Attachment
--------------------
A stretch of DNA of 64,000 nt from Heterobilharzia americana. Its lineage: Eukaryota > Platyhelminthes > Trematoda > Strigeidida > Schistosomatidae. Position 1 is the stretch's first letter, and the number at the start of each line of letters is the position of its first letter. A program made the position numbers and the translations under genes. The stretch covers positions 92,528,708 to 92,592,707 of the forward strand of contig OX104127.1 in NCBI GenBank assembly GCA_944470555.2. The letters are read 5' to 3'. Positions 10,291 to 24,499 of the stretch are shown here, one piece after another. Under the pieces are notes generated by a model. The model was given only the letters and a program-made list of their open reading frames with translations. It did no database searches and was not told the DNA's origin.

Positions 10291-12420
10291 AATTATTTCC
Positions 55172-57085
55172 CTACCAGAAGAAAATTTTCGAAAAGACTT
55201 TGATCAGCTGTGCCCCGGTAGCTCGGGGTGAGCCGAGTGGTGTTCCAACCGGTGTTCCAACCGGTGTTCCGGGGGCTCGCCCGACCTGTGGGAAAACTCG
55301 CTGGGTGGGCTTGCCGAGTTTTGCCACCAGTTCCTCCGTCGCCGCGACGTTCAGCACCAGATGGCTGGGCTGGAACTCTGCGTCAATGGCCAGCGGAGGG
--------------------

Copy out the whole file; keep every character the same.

A stretch of DNA of 64,000 nt from Heterobilharzia americana. Its lineage: Eukaryota > Platyhelminthes > Trematoda > Strigeidida > Schistosomatidae. Position 1 is the stretch's first letter, and the number at the start of each line of letters is the position of its first letter. A program made the position numbers and the translations under genes. The stretch covers positions 92,528,708 to 92,592,707 of the forward strand of contig OX104127.1 in NCBI GenBank assembly GCA_944470555.2. The letters are read 5' to 3'. Positions 10,291 to 24,499 of the stretch are shown here, one piece after another. Under the pieces are notes generated by a model. The model was given only the letters and a program-made list of their open reading frames with translations. It did no database searches and was not told the DNA's origin.

Positions 10291-12420
10291 AATTATTTCC
Positions 55172-57085
55172 CTACCAGAAGAAAATTTTCGAAAAGACTT
55201 TGATCAGCTGTGCCCCGGTAGCTCGGGGTGAGCCGAGTGGTGTTCCAACCGGTGTTCCAACCGGTGTTCCGGGGGCTCGCCCGACCTGTGGGAAAACTCG
55301 CTGGGTGGGCTTGCCGAGTTTTGCCACCAGTTCCTCCGTCGCCGCGACGTTCAGCACCAGATGGCTGGGCTGGAACTCTGCGTCAATGGCCAGCGGAGGG